As any industry matures, the companies competing against each other are forced to come up with new ways to differentiate themselves from their competitors. That is how business works.
The most obvious ways of doing this include offering lower prices, improved quality or better customer support services. But several of the major IT vendors are working on methods of differentiation that will change the industry beyond all recognition - IBM calls it On Demand while Veritas talks of Utility Computing.
Sun has perhaps made more progress than any of its competitors in attempting to move to a service-based model. Last month, COO Jonathan Schwartz used his blog to discuss the introduction of its N1 Grid 'computing plan'. The basic idea is that the customer gets to use the operating system, CPU, memory and storage facilities for an hourly rate of $US1 per CPU.
Schwartz has called the plan a stake in the ground, and any form of on demand or utility computing is undoubtedly attractive to end users. After all, it will stop them overpaying for unnecessary infrastructure or outgrowing their existing IT framework and being forced to upgrade. But what will it mean for the channel?
Technological advances predominantly start out at an enterprise level before working their way down the food chain and the shift to a service-dominated IT model will be no different. So the kind of end-users that are affected in the short term will be major financial institutions and government bodies that already have direct relationships with vendors such as Sun, IBM and Veritas.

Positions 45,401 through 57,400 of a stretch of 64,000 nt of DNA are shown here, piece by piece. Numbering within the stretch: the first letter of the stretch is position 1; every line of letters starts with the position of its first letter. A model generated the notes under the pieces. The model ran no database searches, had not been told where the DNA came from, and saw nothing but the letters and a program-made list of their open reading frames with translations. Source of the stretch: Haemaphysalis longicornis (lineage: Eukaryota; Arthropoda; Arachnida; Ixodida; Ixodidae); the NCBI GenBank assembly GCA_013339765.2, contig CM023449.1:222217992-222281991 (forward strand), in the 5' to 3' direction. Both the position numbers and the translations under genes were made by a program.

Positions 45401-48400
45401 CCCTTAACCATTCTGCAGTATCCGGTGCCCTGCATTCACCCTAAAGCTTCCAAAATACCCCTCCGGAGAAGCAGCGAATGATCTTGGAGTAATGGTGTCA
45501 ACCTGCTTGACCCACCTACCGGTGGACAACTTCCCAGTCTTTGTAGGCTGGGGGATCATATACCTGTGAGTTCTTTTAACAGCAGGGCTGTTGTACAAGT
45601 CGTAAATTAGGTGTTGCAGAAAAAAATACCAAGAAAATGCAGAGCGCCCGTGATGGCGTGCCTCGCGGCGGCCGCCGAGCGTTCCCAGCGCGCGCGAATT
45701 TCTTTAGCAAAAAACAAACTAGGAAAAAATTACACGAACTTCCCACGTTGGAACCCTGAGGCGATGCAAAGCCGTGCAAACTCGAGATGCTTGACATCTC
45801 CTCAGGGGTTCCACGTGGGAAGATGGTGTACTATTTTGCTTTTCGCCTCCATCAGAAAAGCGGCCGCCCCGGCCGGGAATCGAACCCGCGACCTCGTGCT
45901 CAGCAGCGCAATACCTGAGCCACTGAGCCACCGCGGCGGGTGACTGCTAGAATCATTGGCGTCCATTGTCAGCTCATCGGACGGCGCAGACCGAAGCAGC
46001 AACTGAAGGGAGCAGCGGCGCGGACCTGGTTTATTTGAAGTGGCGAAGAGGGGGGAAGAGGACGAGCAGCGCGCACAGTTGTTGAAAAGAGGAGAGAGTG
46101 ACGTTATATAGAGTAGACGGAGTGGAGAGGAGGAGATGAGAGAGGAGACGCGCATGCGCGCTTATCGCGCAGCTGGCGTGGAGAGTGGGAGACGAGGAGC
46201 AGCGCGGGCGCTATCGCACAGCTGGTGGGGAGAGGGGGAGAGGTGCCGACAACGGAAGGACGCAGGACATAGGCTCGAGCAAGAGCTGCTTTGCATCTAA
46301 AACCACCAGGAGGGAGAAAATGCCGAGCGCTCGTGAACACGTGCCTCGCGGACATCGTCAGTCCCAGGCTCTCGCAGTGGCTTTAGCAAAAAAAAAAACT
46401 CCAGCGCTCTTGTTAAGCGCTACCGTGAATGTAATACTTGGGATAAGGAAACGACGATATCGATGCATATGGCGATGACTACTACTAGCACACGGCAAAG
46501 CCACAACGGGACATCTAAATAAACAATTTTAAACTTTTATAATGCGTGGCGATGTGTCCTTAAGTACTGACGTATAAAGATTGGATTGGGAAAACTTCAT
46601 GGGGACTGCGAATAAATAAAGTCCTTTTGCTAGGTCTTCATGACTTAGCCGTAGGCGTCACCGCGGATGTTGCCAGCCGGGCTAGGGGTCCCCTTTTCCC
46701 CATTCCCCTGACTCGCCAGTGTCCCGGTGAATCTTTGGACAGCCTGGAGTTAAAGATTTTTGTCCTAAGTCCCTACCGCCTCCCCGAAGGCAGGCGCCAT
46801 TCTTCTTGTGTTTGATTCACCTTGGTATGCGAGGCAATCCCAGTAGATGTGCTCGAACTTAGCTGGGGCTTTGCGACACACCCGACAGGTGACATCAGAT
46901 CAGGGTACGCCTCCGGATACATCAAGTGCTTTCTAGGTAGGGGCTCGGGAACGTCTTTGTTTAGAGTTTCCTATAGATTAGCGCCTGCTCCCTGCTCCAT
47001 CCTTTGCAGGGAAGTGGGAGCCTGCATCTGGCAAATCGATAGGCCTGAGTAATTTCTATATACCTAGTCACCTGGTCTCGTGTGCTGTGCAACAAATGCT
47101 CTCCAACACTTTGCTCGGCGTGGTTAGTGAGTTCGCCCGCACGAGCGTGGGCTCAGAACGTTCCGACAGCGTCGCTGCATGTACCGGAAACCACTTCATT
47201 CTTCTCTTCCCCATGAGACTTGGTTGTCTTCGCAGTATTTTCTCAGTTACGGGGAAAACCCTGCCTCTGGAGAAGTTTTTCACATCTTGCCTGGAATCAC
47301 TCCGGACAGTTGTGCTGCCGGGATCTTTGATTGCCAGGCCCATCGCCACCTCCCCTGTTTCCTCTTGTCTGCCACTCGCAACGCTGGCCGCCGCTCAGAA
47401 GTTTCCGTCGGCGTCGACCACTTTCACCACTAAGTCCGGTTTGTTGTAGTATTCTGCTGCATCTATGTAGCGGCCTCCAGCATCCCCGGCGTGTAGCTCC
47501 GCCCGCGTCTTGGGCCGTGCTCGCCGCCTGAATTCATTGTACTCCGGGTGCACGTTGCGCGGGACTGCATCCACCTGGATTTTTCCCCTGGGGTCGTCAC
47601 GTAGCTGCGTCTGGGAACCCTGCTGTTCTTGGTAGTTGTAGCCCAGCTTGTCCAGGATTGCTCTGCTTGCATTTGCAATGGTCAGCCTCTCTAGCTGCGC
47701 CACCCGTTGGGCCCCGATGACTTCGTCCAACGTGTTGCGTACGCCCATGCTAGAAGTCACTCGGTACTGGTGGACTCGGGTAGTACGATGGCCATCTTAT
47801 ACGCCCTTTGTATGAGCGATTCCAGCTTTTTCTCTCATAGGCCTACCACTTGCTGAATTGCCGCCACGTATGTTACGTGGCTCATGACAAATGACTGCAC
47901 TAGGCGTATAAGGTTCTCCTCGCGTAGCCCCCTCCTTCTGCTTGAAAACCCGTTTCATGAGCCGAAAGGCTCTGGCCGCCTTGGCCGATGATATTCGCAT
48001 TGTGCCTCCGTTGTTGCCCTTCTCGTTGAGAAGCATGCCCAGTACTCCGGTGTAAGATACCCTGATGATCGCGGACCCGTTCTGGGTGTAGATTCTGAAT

But as the model takes hold, which seems inevitable at some stage, mid-sized organisations and eventually small business will want to take advantage of the benefits. This is when the broader IT channel will face some serious changes to the way it does business.
There will definitely be some headaches along the way in educating customers on the benefits of paying for technology on a drip feed basis rather than owning their own equipment.
But some doomsayers have gone much further, predicting a subscription model could spell the end of reseller channels in the IT industry. If technology does become a utility like electricity or water, it has been argued, maybe there will no longer be a need for the middle man. After all, we don't buy our water supply from a reseller.
But we must be careful when using the term utility about computing because it can never be as simplistic as the everyday utilities the major vendors are comparing it to in order to sell the concept.
Technology is (and will remain) complex in nature and small business is not likely to reach a level of comfort where it can pick up a phone and order what is needed directly from the vendor.
And as long as customers need independent third-party advice about what equipment they should be using, as well as installation and maintenance assistance, there will be room for the channel to ply its trade.
As vendors look to iron out the bumps in current revenue streams by moving to utility computing, the channel will also benefit from having a clearer idea of how much money they will make this month, next month and the month after that. It will help resellers plan for growth when business is good and give earlier warning signs when trouble is ahead.
Dealers have little choice but to follow major vendors along the road to utility, but it seems likely to be a worthwhile journey.